<Updated>See here for information on Vista support for the Toshiba M7/R25 Tablets</Updated>
Since it has been almost a month since Windows Vista has been released, I thought that this would be an ideal time to describe my experiences with using Vista on a full-time basis on my Toshiba R25 Tablet PC. Overall, it has been OK, but the experience was only truly acceptable as of last Friday when Toshiba released the majority of their Vista drivers and tablet utilities.
Generally, I have seen the following POSITIVE features in Windows Vista:
- Better Tablet functionality - especially after one installs all of the tablet-specific drivers. The Ink/TIP changes along with Gestures makes using the pen much more enjoyable.
- IPv6 improvements - This is probably one of the areas most people would ever notice, but since I am a networking geek, I know of the impact this will have in the future. PNRP and NAT-Traversal are two major features that have been somewhat ignored by the community in general. Remote Assistance actually works with Vista. Even Meeting Space works well.
- Backup/Restore support is excellent.
- The Install. Actually, I complement the new installer for both Windows and for Office. The Updates folder was a needed improvement. I haven’t had a chance to look into the WAIK kit too much as of now, but I think installs will be made much easier.
- Bitlocker. (also note the Cons to Bitlocker below) Bitlocker is a much needed addition to Vista for mobile users. Any business using laptops needs to use Bitlocker or one of the other Volume Encryption products out there.
- The new Microsoft Management Console. This is a small thing, but it is much more user friendly.
- IE7. I did not expect this one to be a positive. I had switched two years ago to the competing Firefox and have been extemely happy. However, IE7 has been more than capable and I find that I will split time between the two environments.
- Mobility Center. This is a new one. Until last Friday’s Toshiba driver drop, I thought Mobility Center was way too hidden in the OS. It was difficult to get to. But now that Toshiba made holding the D-Pad button in to start the Mobility Center, it is much more capable.
- Bitlocker. MS made it way too difficult for most End-Users to actually setup Bitlocker. Plus, this should be seperable from the SKUs it is currently tied to (Vista Enterprise, Ultimate, and Longhorn Server) and made available to OEMs for use on all laptops they sell. Including non-business laptops. Personal data can be just as important to an individual as it is to a business. Plus, many small- and medium-sized businesses purchase consumer level gear and will be getting Home Premium as its OS (which does NOT include Bitlocker)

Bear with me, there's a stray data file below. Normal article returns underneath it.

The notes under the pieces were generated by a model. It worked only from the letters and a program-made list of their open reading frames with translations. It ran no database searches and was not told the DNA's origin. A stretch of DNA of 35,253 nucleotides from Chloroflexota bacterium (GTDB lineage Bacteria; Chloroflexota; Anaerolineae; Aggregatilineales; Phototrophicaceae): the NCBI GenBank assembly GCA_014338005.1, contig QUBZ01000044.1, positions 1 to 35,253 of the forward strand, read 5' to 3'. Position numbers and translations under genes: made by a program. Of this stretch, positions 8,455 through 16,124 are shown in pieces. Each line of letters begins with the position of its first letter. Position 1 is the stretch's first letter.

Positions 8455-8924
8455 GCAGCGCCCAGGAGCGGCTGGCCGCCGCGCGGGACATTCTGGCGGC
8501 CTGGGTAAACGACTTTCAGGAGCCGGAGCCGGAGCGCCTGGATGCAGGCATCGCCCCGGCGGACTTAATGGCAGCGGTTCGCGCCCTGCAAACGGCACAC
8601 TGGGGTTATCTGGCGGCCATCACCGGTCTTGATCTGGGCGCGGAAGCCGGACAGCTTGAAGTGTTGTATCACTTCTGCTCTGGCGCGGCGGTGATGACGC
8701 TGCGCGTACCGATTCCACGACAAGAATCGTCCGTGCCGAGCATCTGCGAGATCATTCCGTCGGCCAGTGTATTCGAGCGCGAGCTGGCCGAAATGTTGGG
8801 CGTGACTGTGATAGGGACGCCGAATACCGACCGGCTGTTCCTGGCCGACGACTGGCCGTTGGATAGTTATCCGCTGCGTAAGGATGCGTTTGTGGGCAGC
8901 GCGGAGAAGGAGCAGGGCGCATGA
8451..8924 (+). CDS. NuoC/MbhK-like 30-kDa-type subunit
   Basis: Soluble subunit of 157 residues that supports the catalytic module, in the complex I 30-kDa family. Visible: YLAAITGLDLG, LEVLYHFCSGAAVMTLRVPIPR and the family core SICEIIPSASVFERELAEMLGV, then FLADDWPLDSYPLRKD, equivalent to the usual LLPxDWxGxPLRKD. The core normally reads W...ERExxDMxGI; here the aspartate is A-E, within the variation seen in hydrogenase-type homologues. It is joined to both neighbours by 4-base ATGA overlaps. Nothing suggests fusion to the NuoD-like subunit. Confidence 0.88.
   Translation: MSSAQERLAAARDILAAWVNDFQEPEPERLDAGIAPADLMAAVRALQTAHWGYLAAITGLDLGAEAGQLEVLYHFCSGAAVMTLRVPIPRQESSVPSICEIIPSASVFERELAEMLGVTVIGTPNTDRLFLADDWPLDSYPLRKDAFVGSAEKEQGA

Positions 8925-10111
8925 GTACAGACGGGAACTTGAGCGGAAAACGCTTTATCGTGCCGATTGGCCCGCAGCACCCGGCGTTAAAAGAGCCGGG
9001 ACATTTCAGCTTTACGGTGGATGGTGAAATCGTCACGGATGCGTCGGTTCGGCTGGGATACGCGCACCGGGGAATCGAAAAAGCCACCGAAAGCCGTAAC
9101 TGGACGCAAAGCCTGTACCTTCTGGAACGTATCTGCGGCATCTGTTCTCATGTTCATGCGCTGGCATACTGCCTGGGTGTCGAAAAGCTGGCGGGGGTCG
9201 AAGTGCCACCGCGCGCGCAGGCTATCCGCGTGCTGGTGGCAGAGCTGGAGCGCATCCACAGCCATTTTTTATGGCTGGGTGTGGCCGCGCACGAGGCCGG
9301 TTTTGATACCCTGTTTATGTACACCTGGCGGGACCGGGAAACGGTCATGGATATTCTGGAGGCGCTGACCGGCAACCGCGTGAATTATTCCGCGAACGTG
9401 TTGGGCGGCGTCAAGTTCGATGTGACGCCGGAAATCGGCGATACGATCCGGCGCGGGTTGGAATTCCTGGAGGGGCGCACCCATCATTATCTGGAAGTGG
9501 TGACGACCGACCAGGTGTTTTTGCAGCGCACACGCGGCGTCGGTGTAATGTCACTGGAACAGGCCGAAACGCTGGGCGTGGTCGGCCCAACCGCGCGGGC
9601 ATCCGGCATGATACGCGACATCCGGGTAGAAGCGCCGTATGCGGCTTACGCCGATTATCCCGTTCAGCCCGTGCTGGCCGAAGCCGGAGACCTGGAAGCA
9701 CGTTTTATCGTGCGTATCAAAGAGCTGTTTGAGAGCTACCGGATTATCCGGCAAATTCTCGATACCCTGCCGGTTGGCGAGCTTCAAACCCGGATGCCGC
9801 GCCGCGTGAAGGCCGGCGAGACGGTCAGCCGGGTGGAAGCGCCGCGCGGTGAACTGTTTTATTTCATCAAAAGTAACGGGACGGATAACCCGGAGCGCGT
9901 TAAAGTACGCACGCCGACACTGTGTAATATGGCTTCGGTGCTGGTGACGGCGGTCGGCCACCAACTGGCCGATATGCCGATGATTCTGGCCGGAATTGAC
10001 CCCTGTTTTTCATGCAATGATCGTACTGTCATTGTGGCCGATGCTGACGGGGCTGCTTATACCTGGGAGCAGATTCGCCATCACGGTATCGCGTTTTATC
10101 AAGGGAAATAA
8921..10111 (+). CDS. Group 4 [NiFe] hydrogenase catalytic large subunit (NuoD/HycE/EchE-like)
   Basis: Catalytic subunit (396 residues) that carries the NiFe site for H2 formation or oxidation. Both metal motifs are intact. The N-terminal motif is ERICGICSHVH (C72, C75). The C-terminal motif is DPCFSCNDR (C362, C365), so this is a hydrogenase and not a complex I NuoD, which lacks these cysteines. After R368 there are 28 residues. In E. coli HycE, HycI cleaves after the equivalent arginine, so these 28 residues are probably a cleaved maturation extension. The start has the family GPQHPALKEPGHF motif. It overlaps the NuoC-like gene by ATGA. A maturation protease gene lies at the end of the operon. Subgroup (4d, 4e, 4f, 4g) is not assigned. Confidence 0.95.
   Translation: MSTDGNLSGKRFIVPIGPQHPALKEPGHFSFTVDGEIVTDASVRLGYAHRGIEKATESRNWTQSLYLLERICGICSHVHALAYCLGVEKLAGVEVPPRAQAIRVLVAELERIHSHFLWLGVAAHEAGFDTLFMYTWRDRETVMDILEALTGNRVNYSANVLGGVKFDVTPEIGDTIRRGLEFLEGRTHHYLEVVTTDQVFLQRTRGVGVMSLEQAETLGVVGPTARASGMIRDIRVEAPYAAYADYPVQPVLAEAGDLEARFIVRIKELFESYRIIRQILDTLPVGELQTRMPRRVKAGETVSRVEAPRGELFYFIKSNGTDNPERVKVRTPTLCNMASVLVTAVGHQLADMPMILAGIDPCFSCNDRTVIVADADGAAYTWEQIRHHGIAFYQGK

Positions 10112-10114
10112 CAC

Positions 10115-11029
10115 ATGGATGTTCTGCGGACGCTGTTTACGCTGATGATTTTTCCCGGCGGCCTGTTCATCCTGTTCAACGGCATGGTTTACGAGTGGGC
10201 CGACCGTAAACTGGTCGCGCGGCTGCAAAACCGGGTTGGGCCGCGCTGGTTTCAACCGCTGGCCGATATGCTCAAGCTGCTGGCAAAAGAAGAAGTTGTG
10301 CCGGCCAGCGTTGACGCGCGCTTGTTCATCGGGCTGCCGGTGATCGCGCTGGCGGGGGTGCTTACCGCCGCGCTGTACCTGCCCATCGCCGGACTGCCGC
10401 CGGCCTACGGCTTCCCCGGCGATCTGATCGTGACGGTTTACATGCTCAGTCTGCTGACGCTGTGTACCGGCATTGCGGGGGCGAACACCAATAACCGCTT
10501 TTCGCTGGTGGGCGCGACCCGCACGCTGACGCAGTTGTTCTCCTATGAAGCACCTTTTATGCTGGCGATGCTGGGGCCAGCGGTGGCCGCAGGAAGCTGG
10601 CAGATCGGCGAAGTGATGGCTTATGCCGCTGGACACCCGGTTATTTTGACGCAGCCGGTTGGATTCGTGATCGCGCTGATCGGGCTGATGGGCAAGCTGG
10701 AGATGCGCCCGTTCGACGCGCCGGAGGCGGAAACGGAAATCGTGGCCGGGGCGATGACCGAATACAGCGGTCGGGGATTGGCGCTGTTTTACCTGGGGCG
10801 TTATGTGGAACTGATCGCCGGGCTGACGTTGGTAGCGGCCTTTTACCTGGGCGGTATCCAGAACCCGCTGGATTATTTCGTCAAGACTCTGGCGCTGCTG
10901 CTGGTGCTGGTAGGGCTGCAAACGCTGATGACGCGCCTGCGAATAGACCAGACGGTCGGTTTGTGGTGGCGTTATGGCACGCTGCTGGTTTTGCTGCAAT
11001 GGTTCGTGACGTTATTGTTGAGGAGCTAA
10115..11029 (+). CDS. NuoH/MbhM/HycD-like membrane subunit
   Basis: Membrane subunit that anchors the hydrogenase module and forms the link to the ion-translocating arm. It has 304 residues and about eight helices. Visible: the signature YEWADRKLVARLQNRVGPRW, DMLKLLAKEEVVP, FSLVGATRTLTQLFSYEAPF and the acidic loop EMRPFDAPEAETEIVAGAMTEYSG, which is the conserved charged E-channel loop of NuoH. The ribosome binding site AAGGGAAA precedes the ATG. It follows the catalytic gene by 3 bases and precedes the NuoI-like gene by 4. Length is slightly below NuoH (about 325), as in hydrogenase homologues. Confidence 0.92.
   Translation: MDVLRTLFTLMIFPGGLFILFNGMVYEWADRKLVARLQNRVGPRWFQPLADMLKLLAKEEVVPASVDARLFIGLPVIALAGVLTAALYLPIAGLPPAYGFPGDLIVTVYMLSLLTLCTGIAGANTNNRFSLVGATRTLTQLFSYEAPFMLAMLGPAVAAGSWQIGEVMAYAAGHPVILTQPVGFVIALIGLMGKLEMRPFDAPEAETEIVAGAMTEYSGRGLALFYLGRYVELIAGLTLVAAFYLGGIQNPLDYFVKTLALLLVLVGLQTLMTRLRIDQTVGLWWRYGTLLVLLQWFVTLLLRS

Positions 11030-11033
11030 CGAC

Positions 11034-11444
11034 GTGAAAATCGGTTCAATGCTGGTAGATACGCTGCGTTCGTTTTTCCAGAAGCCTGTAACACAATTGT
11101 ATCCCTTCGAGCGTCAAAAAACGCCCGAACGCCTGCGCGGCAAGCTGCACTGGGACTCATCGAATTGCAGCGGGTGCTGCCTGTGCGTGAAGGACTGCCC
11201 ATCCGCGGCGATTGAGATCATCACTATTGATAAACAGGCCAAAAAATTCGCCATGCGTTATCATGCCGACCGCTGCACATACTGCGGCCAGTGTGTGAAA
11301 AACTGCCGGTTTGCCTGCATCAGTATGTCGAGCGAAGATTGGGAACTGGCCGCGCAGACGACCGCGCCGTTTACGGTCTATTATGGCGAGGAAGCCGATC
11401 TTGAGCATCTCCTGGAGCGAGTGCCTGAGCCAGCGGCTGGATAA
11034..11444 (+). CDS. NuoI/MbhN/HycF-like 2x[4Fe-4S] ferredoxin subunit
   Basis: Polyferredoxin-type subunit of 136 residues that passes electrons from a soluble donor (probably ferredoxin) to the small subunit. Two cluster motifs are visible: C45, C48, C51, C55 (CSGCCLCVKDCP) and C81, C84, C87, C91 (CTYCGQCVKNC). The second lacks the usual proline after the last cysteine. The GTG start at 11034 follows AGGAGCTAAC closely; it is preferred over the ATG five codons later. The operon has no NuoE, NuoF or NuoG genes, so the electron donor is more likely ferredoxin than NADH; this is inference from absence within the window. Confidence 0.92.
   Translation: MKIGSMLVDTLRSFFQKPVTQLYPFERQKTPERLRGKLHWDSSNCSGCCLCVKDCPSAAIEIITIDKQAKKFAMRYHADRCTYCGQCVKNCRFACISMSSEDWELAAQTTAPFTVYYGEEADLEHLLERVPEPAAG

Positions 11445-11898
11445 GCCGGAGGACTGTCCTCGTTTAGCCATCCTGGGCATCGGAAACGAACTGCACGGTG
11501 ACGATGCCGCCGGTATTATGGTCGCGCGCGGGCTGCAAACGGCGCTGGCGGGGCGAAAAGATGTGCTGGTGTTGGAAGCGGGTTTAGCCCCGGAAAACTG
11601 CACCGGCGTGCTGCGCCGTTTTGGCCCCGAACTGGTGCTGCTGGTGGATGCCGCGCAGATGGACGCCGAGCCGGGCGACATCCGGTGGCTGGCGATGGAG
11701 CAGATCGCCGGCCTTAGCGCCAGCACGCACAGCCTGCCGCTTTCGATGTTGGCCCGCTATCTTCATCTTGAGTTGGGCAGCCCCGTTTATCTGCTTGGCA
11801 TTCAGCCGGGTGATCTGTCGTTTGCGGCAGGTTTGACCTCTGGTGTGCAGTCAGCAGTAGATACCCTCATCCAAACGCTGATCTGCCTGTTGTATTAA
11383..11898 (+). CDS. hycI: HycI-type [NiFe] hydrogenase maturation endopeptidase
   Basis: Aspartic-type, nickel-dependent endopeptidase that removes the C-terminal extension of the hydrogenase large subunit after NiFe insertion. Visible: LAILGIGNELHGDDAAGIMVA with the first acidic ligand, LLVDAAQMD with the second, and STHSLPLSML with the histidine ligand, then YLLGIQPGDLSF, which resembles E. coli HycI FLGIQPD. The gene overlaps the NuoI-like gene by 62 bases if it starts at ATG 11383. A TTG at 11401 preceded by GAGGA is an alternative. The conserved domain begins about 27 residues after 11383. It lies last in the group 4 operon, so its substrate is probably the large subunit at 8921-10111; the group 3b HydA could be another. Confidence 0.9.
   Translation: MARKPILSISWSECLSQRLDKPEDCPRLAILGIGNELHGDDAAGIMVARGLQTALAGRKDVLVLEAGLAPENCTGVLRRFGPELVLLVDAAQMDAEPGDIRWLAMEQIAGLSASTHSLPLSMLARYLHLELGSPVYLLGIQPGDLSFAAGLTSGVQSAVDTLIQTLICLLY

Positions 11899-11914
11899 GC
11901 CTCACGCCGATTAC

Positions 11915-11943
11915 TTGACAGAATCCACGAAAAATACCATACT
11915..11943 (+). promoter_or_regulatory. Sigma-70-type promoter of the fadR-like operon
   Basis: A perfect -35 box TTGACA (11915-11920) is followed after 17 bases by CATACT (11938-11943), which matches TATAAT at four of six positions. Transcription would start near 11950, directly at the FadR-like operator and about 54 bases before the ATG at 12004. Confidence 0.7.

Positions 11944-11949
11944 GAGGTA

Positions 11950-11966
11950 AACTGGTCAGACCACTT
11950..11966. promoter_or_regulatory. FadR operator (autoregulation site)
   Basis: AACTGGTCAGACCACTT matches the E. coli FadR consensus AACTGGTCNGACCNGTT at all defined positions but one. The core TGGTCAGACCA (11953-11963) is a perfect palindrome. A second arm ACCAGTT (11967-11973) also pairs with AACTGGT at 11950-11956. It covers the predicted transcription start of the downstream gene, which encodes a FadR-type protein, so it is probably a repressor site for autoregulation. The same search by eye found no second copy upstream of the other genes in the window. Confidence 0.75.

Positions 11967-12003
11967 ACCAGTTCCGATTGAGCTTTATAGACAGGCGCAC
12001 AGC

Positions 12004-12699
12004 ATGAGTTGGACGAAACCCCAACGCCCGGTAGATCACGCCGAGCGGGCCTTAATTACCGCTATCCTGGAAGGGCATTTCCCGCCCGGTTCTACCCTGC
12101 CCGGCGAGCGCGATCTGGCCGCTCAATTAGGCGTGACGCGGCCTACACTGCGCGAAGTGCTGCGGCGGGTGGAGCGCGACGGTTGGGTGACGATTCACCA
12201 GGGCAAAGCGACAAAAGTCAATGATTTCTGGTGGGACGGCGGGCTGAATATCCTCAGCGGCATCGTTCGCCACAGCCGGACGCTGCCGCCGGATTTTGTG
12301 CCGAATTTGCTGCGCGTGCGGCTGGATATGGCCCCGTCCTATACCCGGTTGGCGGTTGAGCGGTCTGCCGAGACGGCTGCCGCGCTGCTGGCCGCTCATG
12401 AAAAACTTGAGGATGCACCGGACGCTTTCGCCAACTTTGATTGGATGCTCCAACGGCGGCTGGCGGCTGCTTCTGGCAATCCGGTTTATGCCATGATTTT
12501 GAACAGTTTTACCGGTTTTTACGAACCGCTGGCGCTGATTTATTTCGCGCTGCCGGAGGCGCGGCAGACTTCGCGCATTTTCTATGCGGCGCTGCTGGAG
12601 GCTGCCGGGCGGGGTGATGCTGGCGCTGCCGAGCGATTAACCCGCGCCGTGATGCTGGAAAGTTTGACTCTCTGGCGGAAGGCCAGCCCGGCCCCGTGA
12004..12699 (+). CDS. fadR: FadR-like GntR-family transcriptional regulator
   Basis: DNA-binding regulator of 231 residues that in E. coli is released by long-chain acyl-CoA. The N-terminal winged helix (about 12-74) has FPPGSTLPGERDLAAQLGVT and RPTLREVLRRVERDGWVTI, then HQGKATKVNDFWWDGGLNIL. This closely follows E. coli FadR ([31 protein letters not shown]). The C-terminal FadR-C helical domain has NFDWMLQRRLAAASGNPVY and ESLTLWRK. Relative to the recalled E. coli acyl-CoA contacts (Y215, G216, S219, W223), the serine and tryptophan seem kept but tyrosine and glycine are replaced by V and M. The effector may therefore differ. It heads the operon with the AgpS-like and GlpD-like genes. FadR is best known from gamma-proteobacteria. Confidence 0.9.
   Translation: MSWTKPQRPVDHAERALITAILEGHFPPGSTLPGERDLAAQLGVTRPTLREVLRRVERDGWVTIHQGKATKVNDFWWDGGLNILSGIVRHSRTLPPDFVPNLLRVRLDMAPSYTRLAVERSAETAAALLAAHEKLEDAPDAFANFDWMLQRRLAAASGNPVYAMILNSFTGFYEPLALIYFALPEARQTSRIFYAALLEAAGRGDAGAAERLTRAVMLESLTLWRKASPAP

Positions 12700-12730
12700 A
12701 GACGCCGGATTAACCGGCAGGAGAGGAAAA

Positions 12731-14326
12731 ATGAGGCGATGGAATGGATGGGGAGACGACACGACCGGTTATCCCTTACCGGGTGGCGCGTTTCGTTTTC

- Driver Support. The driver support has been lacking as of late. Drivers are taking ages to get released and some products won’t have drivers support at all. Take the Toshiba M200. It is still a very powerful tablet. However, Toshiba has made it clear that they won’t support it on Vista. What is aggravating is that they do support it, but apparently only to MS with internal driver packs. The community will end up hacking the drivers for the M4, M7, and M400 to get it to work.
- Aero. I don’t care for Aero. I don’t care for the new IE UI. And I absolutely hate the new Explorer window. I am using eXplorer2 as my new explorer replacement. I must admit that the experience is better than it was during the beta, but the interface has been “dumbed” down too much and it isn’t always possible to change UI elements without going to massive registry tweaks.
- Network speed. More particularly, network speed between a Vista and a legacy (Windows XP) machine. File copies take forever. For example copying a file to an XP machine takes 4 times longer than it does to a 2003 Server machine. However, copies to a Longhorn server are blazing fast.
- Battery Life. This is an easy comparison. I get about 4 hours of runtime with my stock R25 and Windows XP TPC. With out-of-box Windows Vista RTM, I get roughly two and a half hours. When I go optimize the Vista power settings, I am able to get over 3.25 hours. The optimized setting includes the Toshiba Power Extensions. In all cases, Wireless was off and I had no USB mice attached.
- Application Compatibility - Programs that were OK during the beta were suddenly marked as incompatible with the final. I had difficulties running AutoCAD LDD, for instance, with RTM that I never had with any of the betas. (I fixed this particular issue with installing a later AutoCAD build, but these aren’t publically available).
Tomorrow, I will document the same experiences that I have seen with Microsoft Office Ultimate Edition. One quick teaser - OneNote 2007 rocks…